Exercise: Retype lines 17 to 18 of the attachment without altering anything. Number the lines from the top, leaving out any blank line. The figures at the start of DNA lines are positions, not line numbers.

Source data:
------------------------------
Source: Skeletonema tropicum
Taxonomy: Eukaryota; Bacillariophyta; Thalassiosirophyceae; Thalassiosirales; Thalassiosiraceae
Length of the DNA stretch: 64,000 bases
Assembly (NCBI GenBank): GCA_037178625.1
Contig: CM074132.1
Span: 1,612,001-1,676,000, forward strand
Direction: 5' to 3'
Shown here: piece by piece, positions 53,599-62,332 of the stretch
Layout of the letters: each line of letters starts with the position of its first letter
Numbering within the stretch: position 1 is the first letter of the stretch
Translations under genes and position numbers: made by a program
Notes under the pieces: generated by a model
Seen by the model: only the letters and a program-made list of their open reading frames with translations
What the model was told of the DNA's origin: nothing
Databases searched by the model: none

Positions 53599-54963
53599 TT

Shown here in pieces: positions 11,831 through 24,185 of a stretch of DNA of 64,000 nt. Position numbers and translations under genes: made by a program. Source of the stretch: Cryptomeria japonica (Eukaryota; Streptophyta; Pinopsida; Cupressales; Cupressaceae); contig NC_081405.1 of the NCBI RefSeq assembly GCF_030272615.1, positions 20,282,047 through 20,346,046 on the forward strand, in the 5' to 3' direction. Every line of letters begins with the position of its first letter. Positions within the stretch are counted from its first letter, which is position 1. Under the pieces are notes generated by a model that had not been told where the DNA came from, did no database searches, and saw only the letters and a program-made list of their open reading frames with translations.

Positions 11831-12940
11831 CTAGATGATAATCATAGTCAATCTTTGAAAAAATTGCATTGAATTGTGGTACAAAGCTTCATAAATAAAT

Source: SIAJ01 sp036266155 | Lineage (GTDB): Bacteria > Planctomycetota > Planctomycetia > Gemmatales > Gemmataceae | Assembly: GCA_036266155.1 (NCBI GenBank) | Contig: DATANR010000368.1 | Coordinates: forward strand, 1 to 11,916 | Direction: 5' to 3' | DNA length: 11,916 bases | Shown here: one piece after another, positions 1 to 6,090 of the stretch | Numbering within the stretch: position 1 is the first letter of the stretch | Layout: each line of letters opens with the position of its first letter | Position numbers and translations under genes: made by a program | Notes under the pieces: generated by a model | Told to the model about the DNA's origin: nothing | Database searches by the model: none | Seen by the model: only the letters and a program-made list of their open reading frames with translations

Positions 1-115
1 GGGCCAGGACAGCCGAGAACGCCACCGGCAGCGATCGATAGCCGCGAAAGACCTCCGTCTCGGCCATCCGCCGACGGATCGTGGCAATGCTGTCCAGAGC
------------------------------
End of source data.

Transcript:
53599 TT

Shown here in pieces: positions 11,831 through 24,185 of a stretch of DNA of 64,000 nt. Position numbers and translations under genes: made by a program. Source of the stretch: Cryptomeria japonica (Eukaryota; Streptophyta; Pinopsida; Cupressales; Cupressaceae); contig NC_081405.1 of the NCBI RefSeq assembly GCF_030272615.1, positions 20,282,047 through 20,346,046 on the forward strand, in the 5' to 3' direction. Every line of letters begins with the position of its first letter. Positions within the stretch are counted from its first letter, which is position 1. Under the pieces are notes generated by a model that had not been told where the DNA came from, did no database searches, and saw only the letters and a program-made list of their open reading frames with translations.